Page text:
When Jenna Bush Hager and her twin sister, Barbara, were kids, they thought everyone’s grandfather worked at the White House. “He was just such a down-to-earth, humble person,” says Jenna, who loved to join him on early-morning fishing trips. Her grandmother was the mediator and disciplinarian, settling squabbles, posting rules around the house where they spent summers and reminding the girls to be polite.
In her new book, Everything Beautiful in Its Time: Seasons of Love and Loss, Jenna shares funny observations and moving stories about her grandparents — George H.W. and Barbara Bush and Harold and Jenna Welch — her sister and her parents, George W. and Laura Bush.
One habit she picked up from “Gampy” and “Ganny,” her nicknames for George and Barbara: writing letters. “When we weren’t together, they would send us letters,”she says. “They wrote longhand as well as emails, imploring us to stay safe and make good choices.”
Jenna even received a note from her grandmother just a month before she passed away. “It was just the way she communicated,” she says. Now it’s Jenna’s turn to share a few words about them:
You always taught me the importance of writing a thank-you letter to show your appreciation — here is mine to you.
Though 2020 marks two years since you’ve both entered heaven, the gratitude I have for you still grows each day. It’s why I wrote Everything Beautiful in Its Time. The world could all learn something from your strength and unending kindness, especially right now.
Gampy, you were so down-to-earth — it was among your greatest attributes. I’ll never forget the night you were babysitting us and getting ready to debate Michael Dukakis. Remember when Barbara was upset over losing her stuffed animal, Spikey? Instead of debate prepping, you organized a search party with the Secret Service to find it. It’s funny to think about now, but it’s a moment that will stick with me forever. You may have been a vice president and president, but you were a Gampy to your little pip-squeaks first and foremost. Even with such a demand-ing job, you knew the importance of family. You were happiest when those you loved were around.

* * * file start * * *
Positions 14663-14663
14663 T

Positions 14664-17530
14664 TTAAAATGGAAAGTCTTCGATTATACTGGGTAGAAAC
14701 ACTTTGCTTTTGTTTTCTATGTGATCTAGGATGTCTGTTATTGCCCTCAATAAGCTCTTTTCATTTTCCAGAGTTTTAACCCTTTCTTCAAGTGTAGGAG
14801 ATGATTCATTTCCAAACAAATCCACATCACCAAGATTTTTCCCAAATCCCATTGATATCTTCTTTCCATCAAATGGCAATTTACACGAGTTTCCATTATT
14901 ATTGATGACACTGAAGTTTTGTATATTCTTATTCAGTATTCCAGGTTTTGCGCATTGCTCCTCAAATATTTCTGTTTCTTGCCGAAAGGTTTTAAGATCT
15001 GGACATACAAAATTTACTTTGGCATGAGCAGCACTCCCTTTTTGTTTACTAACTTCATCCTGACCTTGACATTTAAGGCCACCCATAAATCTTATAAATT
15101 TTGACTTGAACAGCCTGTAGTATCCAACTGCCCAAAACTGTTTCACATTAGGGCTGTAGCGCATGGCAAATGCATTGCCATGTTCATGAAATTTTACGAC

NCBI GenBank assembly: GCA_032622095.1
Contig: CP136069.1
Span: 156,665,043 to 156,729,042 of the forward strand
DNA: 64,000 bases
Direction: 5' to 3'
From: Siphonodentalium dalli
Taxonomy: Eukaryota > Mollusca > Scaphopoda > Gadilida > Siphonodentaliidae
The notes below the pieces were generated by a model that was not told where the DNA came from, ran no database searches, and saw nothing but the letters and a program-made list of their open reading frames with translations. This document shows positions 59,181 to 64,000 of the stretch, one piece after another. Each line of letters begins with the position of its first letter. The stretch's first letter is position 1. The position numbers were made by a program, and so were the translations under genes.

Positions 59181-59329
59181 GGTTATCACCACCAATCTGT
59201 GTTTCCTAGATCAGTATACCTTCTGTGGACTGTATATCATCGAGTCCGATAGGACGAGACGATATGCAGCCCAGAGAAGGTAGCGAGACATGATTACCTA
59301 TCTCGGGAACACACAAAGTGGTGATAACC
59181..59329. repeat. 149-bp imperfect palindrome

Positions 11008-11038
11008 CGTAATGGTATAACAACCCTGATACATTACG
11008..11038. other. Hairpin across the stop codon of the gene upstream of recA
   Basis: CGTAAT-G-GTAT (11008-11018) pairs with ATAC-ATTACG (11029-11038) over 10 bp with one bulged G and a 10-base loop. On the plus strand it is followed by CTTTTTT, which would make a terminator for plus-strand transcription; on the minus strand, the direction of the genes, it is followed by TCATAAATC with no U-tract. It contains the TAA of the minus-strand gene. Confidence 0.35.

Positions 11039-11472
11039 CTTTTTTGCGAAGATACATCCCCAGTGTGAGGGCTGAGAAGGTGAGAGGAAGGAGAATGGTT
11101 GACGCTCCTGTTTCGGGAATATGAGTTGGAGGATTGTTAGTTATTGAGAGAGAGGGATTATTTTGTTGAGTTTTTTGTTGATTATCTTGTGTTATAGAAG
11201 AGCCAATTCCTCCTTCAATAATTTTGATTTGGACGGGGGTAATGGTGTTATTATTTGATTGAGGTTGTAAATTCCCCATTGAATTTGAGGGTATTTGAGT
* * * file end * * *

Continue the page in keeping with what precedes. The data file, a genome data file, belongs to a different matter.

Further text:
Ganny, you were always the one who kept Gampy and the rest of us in check. You believed in discipline, especially when it came to making sure Barb and I finished all of our summer reading as kids. But you loved equally fiercely, always offering a bedtime story and a warm nook to cuddle in as we drifted off to sleep. I’ll never forget those late-night snuggles and you tucking me in. Everything just always felt right when you were there. I recall thinking to myself after you left Earth, Who’s going to watch over us and make sure we’re being the best we can be? It’s a question I think about even now.
I still can’t believe you both are gone. Going fishing in the early morning, gorging on blueberry pie at your house in Maine, sitting at the kids’ table and listening to your roaring laughter fill up the kitchen are all memories I’m grateful to forever have. Still, I miss you both terribly.
Gampy, when you left us in November, you know what my daughter Mila and my husband, Henry, talked about? She told him that of course you had to go to heaven before Christmas — Ganny needed some help up there decorating the tree. That was so comforting
to me because that’s how I choose to see you two, continuing your great love story — together for over 70 years and holding hands every day — while showering us with hope and wisdom.
I recognize that I haven’t even begun to scratch the surface of all the important lessons you have ingrained in me over my lifetime and the love you shared with each other and built in your family. But if I follow your example of respect, humility and passion — and, of course, remember to always write thank-you letters — I know I’ll be on the right path.
This story originally appeared in the October 2020 issue of Good Housekeeping. Subscribe to Good Housekeeping here.
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